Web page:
- Jo Briggs, aged 20, arrived in New England in 1635
Briggs Settlers in the United States in the 18th Century
- Hen Briggs, who arrived in Virginia in 1714
- Robert Briggs, who landed in North Carolina in 1768
Briggs Settlers in the United States in the 19th Century
- Maria Briggs, who landed in New York, NY in 1816
- Abraham Briggs, who arrived in America in 1819
- Mr. Briggs, who arrived in San Francisco, California in 1850
- A Briggs, who landed in San Francisco, California in 1850
- A C Briggs, who landed in San Francisco, California in 1850
- LeBaron Russell Briggs (1855-1934), American educator and first Dean of Men at Harvard University
- David Briggs (1944-1995), American record producer best known for his work with Neil Young
- Lyman James Briggs (1874-1963), American administrator, physicist, and agricultural scientist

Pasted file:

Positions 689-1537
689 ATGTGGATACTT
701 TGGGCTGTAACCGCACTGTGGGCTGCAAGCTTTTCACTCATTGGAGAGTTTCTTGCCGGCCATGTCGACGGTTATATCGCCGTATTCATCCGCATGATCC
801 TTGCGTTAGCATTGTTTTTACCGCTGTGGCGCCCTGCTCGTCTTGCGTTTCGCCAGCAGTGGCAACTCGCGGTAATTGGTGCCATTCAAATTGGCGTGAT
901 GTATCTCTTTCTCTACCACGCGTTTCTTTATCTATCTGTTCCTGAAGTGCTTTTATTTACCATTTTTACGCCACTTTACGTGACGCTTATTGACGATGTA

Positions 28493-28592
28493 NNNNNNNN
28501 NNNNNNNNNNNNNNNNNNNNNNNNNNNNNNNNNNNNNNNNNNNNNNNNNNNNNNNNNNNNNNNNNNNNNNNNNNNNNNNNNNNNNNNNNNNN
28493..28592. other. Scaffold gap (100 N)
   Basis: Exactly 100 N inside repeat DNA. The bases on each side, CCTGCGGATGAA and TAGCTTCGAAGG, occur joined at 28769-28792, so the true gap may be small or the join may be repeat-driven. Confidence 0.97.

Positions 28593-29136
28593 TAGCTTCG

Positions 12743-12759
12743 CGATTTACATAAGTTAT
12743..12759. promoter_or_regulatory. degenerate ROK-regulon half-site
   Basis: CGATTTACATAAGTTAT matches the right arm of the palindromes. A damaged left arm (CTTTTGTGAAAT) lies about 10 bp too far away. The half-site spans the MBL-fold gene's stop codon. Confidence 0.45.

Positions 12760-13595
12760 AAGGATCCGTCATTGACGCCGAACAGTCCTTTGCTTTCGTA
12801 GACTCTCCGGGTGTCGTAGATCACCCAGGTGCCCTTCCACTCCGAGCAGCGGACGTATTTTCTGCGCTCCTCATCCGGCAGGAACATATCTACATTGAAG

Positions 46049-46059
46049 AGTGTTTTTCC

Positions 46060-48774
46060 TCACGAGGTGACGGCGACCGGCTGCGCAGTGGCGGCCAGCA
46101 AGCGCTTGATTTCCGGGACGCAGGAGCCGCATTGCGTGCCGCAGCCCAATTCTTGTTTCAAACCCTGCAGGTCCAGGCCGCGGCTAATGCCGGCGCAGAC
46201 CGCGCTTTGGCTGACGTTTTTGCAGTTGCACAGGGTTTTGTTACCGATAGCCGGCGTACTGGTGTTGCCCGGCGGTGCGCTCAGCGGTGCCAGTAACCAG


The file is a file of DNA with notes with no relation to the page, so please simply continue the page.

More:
- Brigadier-General Raymond Westcott Briggs (1878-1959), American Commandant St. Thomas Military Academy (1943-1947)
- Ansel Briggs (1806-1881), American politician, the 1st Governor of Iowa, from 1846 to 1850
- William John "Bill" Briggs (b. 1943), American NFL football defensive end for the Washington Redskins (1966-1967)
- Charles Frederick "C.F." Briggs (1804-1877), American journalist, author and editor
- Clare A. Briggs (1875-1930), early American comic strip artist, best known for his strip A. Piker Clerk created in 1904, and later his strip Danny Dreamer, a regular in the Chicago Sunday Tribune
- Frank A. Briggs (1858-1898), American Republican politician, 5th Governor of North Dakota (1897-1898)
- Frank Obadiah Briggs (1851-1913), American politician, United States Senator from New Jersey (1907-1913)
- A Harkrader-Hathaway (including the Briggs Family) history by Charles Briggs Hathaway.
- John Briggs of Sandwich, Massachusetts and His Descendants by Edna Anne Hannibal.